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Fall 2017
Monday: 10am-8pm
Tuesday: 10am-8pm
Wednesday: 10am-8pm
Thursday: 10am-8pm
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Week 1: Repetition and Contrast

Posted on: Sep 06, 2017

Two of the most fundamental aspects of design are two that we probably don’t spend a lot of time thinking about.  Sure, most people think about what colors they’ll use on a flyer or what font they want for their PowerPoint, but repetition?  Contrast?  What impact do they have my project?  What do those terms even mean?

Repetition

Repetition, much like it sounds, is all about repeating design elements throughout a project.  Those elements can range from a particular font to a certain color scheme.  This element is crucial because it unites a project, making it a cohesive whole and not a mishmash of different elements and information. This is especially true for longer projects like PowerPoints, where repetition provides consistency, which in turn enhances both the professionalism and clarity of your presentation.  If you’d like to check out repetition in action, just look at the headings in this blog post; you recognize that that font size and weight denote a title and a shift in subject.  Part of the reason you recognize that is repetition.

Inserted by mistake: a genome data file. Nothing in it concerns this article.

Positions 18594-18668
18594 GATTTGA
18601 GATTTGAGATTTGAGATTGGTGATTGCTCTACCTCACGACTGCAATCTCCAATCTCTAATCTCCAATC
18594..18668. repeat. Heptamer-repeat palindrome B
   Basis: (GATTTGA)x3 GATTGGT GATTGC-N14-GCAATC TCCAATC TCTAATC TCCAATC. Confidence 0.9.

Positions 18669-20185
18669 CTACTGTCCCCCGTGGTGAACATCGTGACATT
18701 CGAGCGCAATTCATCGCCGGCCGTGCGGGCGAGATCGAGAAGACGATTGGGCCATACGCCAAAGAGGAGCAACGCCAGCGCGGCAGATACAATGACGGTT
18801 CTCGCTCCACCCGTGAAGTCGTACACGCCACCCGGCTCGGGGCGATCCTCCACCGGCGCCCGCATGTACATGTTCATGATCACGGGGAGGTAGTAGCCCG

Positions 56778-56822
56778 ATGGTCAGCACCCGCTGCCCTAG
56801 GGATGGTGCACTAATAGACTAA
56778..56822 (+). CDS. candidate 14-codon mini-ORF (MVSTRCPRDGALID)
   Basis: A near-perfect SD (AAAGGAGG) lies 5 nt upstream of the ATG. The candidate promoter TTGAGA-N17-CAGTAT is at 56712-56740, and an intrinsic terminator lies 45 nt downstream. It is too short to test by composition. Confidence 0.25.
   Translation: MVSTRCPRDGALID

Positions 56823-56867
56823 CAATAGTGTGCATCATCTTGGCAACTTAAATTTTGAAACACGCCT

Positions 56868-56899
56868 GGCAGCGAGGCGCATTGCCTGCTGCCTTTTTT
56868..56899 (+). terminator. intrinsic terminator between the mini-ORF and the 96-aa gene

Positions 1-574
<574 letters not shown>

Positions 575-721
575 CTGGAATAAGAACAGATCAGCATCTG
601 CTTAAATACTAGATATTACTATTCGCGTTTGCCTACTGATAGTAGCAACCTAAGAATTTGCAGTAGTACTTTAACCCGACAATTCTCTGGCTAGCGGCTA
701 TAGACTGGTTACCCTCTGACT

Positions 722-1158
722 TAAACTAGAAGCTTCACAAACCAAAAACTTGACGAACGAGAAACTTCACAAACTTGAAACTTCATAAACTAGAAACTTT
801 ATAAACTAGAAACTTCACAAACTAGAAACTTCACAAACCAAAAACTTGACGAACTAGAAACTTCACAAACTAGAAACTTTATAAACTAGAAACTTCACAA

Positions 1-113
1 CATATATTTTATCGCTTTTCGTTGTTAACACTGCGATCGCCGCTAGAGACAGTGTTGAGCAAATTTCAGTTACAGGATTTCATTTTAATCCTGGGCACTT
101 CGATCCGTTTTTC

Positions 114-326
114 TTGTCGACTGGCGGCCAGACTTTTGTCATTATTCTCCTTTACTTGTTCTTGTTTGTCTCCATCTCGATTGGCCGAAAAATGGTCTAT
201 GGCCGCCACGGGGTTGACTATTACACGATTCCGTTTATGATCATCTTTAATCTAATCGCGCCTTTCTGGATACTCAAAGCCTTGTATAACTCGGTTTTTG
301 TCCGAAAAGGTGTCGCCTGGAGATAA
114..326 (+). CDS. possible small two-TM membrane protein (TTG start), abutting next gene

Contrast

Much like repetition, contrast is pretty self-explanatory.  It simply means incorporating contrasting design elements into your project, whatever that is.  Now, you might be asking yourself right about now, “Don’t repetition and contrast contradict each other?”  The answer is, not really.  In fact, they actually have a pretty symbiotic relationship.  Because while you need repetition to tie everything together, you need contrast to draw your viewer’s eye.  After all, if everything was the same, it’d look pretty darn boring.  The most important thing to remember about contrast, whether we’re talking fonts, colors, or images, is boldness (and no I don’t mean the big “B” next to the font box on Microsoft Word).  If you’re going to make two elements different, make sure they’re noticeably different.  If you don’t, it’ll look like a mistake rather than an intentional design choice, and that’s only going to hurt you with your audience, whoever that is.

Check back next week for more design tips!

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